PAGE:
Trump Compares Coronavirus to 'Sniffles' as U.S. Death Toll Tops 140,000
"Many of those cases are young people that would heal in a day," Trump said in an interview with Fox News Sunday, as NPR reported. "They have the sniffles, and we put it down as a test."
WATCH: President Trump on the current state of the virus. "When you talk about mortality rates, I think it's the o… https://t.co/2uMLrEBa3G— FoxNewsSunday (@FoxNewsSunday)1595167438.0
Also on Saturday, the global death toll rose past 600,000, Johns Hopkins University said, as The Associated Press reported. The world also broke its record for the most new cases reported in a day, with 259,848. The U.S. continues to lead the world in both deaths and cases. Out of more than 14.5 million cases worldwide, it is responsible for more than 3.7 million of them, according to Monday morning figures from Johns Hopkins University.
Trump's remarks came during a discussion of the rising U.S. caseload with Fox News host Chris Wallace, Business Insider explained.
During the interview, Trump claimed that the rising case count was due to an increase in testing.
"We go out into parking lots, and everything, everybody gets a test. We find, if we did half the testing — with all of that being said, I'm glad we did it, this is the right way to do it. I'm glad we did what we're doing, but we have more tests by far than anywhere else in the world," he said, as Business Insider reported.
Wallace challenged that the rise in cases could not only be attributed to more tests — while testing has increased 37 percent, cases have increased 194 percent, he said.
"it isn't just that the testing has gone up but that the virus has spread, the positivity rate has increased, the virus is worse than it was," Wallace pointed out.
It was at this point that Trump said most of those cases were "sniffles" that would never have been uncovered if it weren't for extensive testing.
This isn't the first time that Trump has diminished the seriousness of the new disease. In March, he told Fox's Sean Hannity that people with mild cases could go to work and get better. This contradicted Centers for Disease Control and Prevention advice that anyone exhibiting symptoms should stay home and contact a doctor.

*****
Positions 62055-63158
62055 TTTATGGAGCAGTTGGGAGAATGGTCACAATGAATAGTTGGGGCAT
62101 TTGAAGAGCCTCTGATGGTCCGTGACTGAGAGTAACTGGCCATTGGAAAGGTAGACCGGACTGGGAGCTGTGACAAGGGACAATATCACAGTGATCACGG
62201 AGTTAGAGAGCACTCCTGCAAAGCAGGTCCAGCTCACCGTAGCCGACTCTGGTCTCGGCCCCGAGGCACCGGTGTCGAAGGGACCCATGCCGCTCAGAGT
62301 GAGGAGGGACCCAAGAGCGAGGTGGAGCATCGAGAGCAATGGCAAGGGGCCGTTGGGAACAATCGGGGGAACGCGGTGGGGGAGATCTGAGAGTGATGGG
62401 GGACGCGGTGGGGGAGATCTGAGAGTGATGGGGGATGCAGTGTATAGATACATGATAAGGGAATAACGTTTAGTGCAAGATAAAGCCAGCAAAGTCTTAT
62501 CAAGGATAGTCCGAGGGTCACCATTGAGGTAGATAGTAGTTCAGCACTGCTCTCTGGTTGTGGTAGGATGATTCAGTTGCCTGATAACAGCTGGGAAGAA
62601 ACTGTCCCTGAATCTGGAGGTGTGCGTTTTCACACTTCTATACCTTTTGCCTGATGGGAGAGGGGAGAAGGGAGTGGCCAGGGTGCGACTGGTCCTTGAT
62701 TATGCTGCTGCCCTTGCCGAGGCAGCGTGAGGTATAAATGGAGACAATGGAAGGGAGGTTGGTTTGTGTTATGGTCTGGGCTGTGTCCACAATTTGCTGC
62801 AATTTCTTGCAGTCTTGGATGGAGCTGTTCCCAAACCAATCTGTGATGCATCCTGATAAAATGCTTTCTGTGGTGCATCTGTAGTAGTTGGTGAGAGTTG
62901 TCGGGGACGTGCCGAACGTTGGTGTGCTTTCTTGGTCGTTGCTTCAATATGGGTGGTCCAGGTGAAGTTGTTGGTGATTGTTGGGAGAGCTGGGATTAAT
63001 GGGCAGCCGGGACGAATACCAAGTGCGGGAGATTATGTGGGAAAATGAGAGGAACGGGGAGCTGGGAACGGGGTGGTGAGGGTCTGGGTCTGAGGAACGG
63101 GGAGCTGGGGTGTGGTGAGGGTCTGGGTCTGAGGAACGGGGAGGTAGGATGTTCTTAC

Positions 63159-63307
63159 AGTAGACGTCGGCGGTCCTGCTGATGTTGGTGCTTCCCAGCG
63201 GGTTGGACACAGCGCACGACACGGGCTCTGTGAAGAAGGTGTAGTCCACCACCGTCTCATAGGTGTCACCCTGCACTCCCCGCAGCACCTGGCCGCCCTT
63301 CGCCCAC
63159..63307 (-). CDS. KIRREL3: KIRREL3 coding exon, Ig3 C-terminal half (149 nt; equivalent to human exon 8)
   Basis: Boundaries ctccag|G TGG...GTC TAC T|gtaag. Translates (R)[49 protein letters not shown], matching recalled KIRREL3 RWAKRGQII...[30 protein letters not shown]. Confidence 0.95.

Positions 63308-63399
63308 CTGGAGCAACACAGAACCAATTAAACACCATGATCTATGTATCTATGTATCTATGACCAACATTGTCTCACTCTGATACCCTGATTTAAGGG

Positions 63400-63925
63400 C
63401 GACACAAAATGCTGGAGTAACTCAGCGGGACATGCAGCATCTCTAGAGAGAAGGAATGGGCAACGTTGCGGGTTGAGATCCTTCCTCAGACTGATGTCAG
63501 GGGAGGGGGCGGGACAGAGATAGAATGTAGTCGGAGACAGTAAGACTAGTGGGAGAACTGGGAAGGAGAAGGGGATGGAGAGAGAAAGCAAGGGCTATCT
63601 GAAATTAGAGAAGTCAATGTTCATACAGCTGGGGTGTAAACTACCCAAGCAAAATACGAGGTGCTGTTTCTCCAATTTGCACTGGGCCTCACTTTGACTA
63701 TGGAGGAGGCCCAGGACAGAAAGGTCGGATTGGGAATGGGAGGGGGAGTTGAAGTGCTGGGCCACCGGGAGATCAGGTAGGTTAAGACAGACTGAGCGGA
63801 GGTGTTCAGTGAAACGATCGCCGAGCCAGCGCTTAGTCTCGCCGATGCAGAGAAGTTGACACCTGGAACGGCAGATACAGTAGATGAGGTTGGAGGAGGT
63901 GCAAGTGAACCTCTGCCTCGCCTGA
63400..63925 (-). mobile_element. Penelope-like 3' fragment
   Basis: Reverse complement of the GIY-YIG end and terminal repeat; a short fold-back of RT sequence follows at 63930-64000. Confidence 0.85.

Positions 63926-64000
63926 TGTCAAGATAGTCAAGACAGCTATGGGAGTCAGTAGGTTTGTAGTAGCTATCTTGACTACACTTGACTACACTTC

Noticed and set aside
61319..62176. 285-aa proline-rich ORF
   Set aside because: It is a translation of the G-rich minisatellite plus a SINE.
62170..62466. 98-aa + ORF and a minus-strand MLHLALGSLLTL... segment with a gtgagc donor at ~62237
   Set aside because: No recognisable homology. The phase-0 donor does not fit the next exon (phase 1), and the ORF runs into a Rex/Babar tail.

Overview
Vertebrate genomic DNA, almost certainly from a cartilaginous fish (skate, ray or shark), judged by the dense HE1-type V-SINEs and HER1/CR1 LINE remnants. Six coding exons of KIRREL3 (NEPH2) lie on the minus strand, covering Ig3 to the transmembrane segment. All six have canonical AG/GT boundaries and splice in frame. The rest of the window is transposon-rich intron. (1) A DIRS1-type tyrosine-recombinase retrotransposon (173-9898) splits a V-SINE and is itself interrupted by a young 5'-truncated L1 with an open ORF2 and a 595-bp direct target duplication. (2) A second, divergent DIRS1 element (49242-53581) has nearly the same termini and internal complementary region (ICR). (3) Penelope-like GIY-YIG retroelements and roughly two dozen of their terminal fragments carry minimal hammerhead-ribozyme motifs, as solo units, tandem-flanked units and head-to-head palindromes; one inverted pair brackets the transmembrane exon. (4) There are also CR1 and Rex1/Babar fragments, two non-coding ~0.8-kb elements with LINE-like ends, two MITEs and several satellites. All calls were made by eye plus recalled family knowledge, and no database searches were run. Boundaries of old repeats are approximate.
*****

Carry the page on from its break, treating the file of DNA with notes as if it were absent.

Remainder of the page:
Wallace challenged Trump on another of his falsely optimistic statements about the virus, that it would "disappear."
"I'll be right eventually," Trump asserted, according to NPR.
Despite Trump's claims about the severity of COVID-19 cases, both deaths and hospitalizations are on the rise, Business Insider pointed out. Deaths have risen from 473 per day on average for the week of July 4 to 768 per day on average the week of July 18. Around 5,000 Americans are now dying of the virus weekly, according to Reuters. Meanwhile, Canada has reported 8,800 coronavirus deaths total.
- Trump Dismantles Environmental Protections Under Cover of ... ›
- Trump Plans to End Federal Funding for COVID-19 Testing Sites ... ›
- As Trump Pushes U.S. to Reopen, Internal Document Projects 3,000 ... ›
- U.S. Coronavirus Death Toll Tops 150,000 as Country Struggles to Contain Virus - EcoWatch ›
- Singapore Will Plant One Million Trees by 2030 - EcoWatch ›
- Australia to Build the World's Largest Solar Farm to Power Singapore ›
- Giant Water Battery Cuts University's Energy Costs by $100 Million ... ›
EcoWatch Daily Newsletter
By Tara Lohan
In 1999 a cheering crowd watched as a backhoe breached a hydroelectric dam on Maine's Kennebec River. The effort to help restore native fish populations and the river's health was hailed as a success and ignited a nationwide movement that spurred 1,200 dam removals in two decades.
Transmission lines from the Churchill Falls generating station in Labrador. Douglas Spott / CC BY-NC 2.0
Atlantic sturgeon were brought to the brink of extension in the 20th century and are now are listed as an endangered species. NOAA
Near Happy Valley-Goose Bay on the Churchill (Grand) River downstream from Muskrat Falls. Douglas Sprott / CC BY-NC 2.0
Construction of the Site C dam in British Columbia in 2017. Jason Woodhead / CC BY 2.0
The Block Island Wind Farm off the coast of Rhode Island is the first U.S. offshore wind farm. Dennis Schroeder / NREL / CC BY-NC-ND 2.0
We pet owners know how much you love your pooch. It's your best friend. It gives you pure happiness and comfort when you're together. But there are times that dogs can be very challenging, especially if they are suffering from a certain ailment. As a dog owner, all you want to do is ease whatever pain or discomfort your best friend is feeling.
The excess carbon dioxide emitted by human activity since the start of the industrial revolution has already raised the Earth's temperature by more than one degree Celsius, increased the risk of extreme hurricanes and wildfires and killed off more than half of the corals in the Great Barrier Reef. But geologic history shows that the impacts of greenhouse gases could be much worse.
- Earth Is Hurtling Towards a Catastrophe Worse Than the Dinosaur ... ›
- Are We Doomed If We Don't Curb Carbon Emissions by 2030 ... ›
- Humans Release 40 to 100x More CO2 Than Volcanoes, Major ... ›
By Teri Schultz
Europe is in a panic over the second wave of COVID-19, with infection rates sky-rocketing and GDP plummeting. Belgium has just announced it will no longer test asymptomatic people, even if they've been in contact with someone who has the disease, because the backlog in processing is overwhelming. Other European countries are also struggling to keep up testing and tracing.
Meanwhile in a small cabin in Helsinki airport, for his preferred payment of a morsel of cat food, rescue dog Kossi needs just a few seconds to tell whether someone has coronavirus.